In the interest of full disclosure, One Mile At A Time earns a referral bonus for anyone that’s approved through some of the below links. These are the best publicly available offers that we have found for each card. Please check out our advertiser policy for further details about the partners we work with. Thanks for your support!
Korean Air SkyPass is one of my favorite frequent flyer programs. That’s because SkyPass miles can be redeemed for Korean Air first class, which is probably the most readily available first class product between the US and Asia. Finding more than one award seat in first class between the US and Asia nowadays is very difficult, especially in advance.
The Korean Air SkyPass program is an exception, as I’ve written about several times before. Where else do you see four first class award seats on a single flight months in advance?
Korean Air SkyPass is a Chase Ultimate Rewards transfer partner, meaning you can transfer points from cards like the Chase Sapphire Preferred® Card, Ink Plus® Business Credit Card, and Chase Sapphire Reserve Card.
On top of that, last August Korean Air SkyPass was added as a Starwood Preferred Guest airline transfer partner, meaning you can transfer over points earned on the Starwood Preferred Guest® Credit Card from American Express and Starwood Preferred Guest® Credit Card from American Express.
With Marriott’s takeover of Starwood nearing completion, it’s nice to see that Marriott has just added Korean Air SkyPass as one of their partner airlines.
Marriott Rewards already has over 40 airline partners, so it’s nice to see them add Korean Air to the list.
What are the practical implications of this, though?
How you shouldn’t use the Marriott & Korean Air partnership
In practice you’re not going to want to directly convert Marriott Rewards points into Korean Air miles, given that the transfer ratio makes you lose quite a bit of value in the process (unlike with Starwood, where mileage transfers are a great use of points).
With Marriott you’ll at best be able to convert 140,000 Marriott Rewards points into 35,000 Korean Air SkyPass miles, which isn’t how I’d redeem points. As a point of reference, I value Marriott Rewards points at ~0.8 cents each, while I value Korean Air SkyPass miles at ~1.5 cents each, so a 2:1 transfer ratio seems fair. However, in this case we’re looking at a 4:1 transfer ratio.
Furthermore, you’re not going to want to directly earn SkyPass miles for your Marriott stays. With Marriott you’d earn 1-2 SkyPass miles per dollar spent at Marriott properties (depending on the brand), and that’s in lieu of earning 5-10 points per dollar spent depending on the brand. I value Korean Air miles roughly twice as much as Marriott points, so it’s not worth earning them at a fifth of the rate.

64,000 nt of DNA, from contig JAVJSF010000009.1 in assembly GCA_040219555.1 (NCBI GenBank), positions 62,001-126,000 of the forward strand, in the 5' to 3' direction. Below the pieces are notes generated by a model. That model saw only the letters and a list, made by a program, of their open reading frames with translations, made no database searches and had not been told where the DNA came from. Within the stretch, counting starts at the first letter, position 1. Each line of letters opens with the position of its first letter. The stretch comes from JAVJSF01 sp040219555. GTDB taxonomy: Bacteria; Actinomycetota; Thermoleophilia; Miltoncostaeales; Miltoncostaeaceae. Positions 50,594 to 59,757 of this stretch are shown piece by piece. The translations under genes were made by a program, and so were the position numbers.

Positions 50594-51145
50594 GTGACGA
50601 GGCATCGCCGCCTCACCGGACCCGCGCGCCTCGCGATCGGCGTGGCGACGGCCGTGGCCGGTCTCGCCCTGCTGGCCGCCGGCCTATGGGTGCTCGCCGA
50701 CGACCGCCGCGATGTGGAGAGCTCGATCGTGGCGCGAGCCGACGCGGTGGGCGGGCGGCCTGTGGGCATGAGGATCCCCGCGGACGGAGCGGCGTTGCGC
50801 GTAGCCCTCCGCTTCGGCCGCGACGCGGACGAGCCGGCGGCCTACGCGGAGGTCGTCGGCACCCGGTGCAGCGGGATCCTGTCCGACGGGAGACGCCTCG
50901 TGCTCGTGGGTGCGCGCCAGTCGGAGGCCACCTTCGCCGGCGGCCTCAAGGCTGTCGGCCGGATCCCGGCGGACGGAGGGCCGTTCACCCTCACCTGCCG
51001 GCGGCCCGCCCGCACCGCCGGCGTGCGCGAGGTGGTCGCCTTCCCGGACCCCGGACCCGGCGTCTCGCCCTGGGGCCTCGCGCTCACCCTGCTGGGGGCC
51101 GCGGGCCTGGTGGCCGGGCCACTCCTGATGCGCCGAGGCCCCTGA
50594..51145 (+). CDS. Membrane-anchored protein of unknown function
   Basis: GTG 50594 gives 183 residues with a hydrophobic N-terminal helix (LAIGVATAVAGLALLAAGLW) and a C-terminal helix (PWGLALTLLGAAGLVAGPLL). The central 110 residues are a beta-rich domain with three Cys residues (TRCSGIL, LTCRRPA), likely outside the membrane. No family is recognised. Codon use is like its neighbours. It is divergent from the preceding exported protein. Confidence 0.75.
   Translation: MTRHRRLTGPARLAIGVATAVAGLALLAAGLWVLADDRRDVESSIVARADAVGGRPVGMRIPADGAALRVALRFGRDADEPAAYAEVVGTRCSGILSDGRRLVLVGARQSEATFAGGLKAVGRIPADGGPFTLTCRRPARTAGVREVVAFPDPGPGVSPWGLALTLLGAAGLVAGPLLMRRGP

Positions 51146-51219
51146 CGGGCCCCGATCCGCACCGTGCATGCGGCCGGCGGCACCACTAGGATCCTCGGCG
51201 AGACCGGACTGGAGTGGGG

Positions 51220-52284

How you should use the Marriott & Korean Air partnership
The area where you can potentially get the most value out of this is with Marriott’s Flight and Hotel Packages, where you can redeem points for a combination of free nights and airline miles. These packages are arguably the best use of Marriott points, assuming the type of trip suits what you’re looking for.
For example, here are the redemption rates for some of Marriott’s airline partners, including Korean Air SkyPass:
The only downside is that you can only redeem these in seven night increments, and all seven nights have to be at the same hotel. As a point of comparison, here’s how much outright free night redemptions would usually cost, where you get the fifth night free:
Still, if you’re someone who likes to stay in a hotel for a longer period of time, this is a fantastic use of Marriott Rewards points.
If you want to boost your points balance towards one of these packages, the Marriott Rewards® Premier Credit Card is a great card to consider, as it offers a sign-up bonus of 80,000 Marriott Rewards points after spending $3,000 within three months, plus an additional 7,500 bonus points when you add the first authorized user and make a purchase in that same period.
The new partnership between Korean Air SkyPass and Marriott Rewards isn’t life changing, though it’s certainly useful in conjunction with Hotel + Air Packages. It’s generally not worth collecting airline miles in lieu of Marriott Rewards points for your stays, and also not worth converting Marriott Rewards points directly into airline miles.
More transfer partners are always a good thing, especially for a program as useful as Korean Air SkyPass.
Non-Affiliate Product Disclaimer: The information for the Chase Sapphire Reserve and Marriott Rewards Premier Credit Card has been collected independently by One Mile At A Time. The card details on this page have not been reviewed or provided by the card issuer.